Internal e-business integration refers to sharing information electronically and automatically between different business functions within an enterprise as opposed to external integration, in which other business partners are involved. Internal integration potentially streamlines and boosts the efficiency of an enterprise. Integration is implemented in various forms. One of them is data linking between various software applications, using a common database. The use of a single modular ERP software application is another commonly-used alternative. ERP software applications aim to facilitate the flow of information and offer the potential to integrate internal and external management of information across several functions of an enterprise. A characteristic of ERP is that it is delivered in ‘modules’ that typically integrate processes relevant to planning, purchases, marketing, sales, customer relationship, finance and human resources. The percentage of EU enterprises that used ERP software applications reached 43.3 % in 2023, an increase by 5.4 pp compared with 2021 (Figure 1).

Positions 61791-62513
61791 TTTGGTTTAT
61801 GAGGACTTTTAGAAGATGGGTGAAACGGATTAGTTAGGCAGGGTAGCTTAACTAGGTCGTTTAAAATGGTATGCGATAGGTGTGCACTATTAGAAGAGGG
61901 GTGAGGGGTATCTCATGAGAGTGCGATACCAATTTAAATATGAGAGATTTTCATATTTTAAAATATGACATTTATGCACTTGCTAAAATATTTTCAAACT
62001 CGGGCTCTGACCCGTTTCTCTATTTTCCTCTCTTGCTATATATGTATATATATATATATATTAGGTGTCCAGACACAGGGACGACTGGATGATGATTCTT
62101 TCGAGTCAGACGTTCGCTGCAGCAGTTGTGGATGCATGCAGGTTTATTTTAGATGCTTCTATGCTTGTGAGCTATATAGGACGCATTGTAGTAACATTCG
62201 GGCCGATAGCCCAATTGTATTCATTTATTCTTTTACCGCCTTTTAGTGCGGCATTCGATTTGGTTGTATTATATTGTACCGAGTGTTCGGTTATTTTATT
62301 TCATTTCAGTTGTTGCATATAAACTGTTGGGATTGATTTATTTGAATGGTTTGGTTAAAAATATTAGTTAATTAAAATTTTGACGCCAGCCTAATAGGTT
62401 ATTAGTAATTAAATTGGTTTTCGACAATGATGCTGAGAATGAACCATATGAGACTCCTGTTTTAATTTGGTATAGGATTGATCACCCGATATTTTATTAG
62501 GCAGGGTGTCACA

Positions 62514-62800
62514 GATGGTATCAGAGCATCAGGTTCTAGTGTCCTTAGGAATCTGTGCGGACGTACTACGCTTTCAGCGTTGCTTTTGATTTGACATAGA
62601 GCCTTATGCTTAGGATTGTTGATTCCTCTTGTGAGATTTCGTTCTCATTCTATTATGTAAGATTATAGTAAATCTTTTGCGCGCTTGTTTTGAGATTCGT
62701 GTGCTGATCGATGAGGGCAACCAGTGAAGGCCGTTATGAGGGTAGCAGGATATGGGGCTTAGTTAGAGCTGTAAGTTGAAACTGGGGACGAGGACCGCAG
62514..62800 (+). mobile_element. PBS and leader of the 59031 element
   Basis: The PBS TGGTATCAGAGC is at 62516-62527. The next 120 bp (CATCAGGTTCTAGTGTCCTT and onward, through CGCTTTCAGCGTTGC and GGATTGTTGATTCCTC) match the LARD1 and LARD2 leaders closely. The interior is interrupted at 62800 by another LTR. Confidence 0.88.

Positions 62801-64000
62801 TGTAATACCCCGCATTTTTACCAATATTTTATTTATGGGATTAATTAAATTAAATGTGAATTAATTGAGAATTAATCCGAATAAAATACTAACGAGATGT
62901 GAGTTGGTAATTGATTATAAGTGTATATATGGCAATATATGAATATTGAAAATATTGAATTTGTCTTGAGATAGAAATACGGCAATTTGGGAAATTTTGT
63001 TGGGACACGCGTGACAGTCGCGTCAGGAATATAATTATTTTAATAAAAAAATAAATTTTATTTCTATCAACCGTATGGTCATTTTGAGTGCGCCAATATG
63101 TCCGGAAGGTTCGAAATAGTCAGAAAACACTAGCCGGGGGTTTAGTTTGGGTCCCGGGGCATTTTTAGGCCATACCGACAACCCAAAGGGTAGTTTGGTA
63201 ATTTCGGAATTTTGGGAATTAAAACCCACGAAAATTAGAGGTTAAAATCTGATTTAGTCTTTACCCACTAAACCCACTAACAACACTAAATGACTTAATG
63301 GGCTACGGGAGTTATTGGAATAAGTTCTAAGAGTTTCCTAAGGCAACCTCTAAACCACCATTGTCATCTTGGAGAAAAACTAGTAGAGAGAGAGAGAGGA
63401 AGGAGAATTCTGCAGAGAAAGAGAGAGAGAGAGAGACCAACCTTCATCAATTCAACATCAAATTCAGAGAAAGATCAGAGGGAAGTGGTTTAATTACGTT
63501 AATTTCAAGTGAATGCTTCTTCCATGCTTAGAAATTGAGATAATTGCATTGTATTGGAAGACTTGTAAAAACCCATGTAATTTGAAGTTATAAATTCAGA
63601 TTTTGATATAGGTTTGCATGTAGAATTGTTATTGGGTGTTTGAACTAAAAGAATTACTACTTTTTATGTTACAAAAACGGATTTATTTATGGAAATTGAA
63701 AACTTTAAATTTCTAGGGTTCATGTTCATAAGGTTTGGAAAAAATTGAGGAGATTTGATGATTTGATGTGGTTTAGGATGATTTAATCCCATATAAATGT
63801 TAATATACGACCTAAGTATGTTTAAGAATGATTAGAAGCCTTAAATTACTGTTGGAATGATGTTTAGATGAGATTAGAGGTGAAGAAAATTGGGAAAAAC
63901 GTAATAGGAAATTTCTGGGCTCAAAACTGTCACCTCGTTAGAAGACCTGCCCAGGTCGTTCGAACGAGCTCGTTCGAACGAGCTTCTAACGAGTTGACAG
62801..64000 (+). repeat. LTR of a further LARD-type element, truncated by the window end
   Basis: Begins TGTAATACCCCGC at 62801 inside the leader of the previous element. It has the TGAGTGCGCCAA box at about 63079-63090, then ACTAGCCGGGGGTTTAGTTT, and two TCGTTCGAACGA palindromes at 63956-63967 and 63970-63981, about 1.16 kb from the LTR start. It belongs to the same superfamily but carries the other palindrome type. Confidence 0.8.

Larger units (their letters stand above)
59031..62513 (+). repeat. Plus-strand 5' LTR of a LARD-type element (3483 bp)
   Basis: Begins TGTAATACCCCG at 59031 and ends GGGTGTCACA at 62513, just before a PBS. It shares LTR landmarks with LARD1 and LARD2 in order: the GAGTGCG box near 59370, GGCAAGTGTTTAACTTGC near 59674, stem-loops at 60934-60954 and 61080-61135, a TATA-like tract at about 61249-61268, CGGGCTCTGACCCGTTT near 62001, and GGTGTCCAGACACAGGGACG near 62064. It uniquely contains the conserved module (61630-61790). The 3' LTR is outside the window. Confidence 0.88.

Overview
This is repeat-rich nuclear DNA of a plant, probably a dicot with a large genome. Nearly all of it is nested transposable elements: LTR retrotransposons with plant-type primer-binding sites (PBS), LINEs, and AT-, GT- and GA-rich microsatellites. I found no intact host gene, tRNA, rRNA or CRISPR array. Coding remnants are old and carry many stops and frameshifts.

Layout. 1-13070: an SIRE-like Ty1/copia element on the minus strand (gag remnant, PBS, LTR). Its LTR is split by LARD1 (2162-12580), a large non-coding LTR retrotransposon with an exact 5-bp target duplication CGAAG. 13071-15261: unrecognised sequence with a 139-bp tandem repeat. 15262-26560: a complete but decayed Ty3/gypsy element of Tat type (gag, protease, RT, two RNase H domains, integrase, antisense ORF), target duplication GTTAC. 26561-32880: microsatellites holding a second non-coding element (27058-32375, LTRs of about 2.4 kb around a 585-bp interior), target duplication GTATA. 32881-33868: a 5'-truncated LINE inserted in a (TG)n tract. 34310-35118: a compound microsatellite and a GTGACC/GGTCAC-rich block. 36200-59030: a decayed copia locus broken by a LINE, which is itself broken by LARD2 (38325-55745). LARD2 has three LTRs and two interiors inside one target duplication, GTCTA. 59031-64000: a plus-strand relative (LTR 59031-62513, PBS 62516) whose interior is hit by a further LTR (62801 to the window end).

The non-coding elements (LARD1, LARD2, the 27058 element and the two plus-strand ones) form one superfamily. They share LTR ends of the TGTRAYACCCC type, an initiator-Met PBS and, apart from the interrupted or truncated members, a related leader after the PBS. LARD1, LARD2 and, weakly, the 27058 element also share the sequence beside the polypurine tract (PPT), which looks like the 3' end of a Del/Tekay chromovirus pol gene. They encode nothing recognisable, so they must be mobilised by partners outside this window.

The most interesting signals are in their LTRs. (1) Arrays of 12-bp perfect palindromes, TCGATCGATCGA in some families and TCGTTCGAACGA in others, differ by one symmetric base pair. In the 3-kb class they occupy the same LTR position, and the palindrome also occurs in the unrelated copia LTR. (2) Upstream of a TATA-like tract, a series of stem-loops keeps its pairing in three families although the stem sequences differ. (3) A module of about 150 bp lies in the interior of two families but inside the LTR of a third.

A comparison across the different economic sectors shows that, in 2023, more than half of enterprises in information and communication sector (60.5 %), in manufacturing (53.6 %) and in electricity, gas, steam and air conditioning (50.3 %) used ERP. Shares of enterprises using ERP higher than 40 % were registered also in professional, scientific and technical activities (45.4 %), in wholesale and retail trade (49.7 %) and in real estate activities (49.7 %). The lowest rates of adoption of ERP software were recorded in construction (33 %) (Figure 5).

a horizontal bar chart showing enterprises using Enterprise Resource Planning (ERP) software, by economic activity, EU in the year 2023.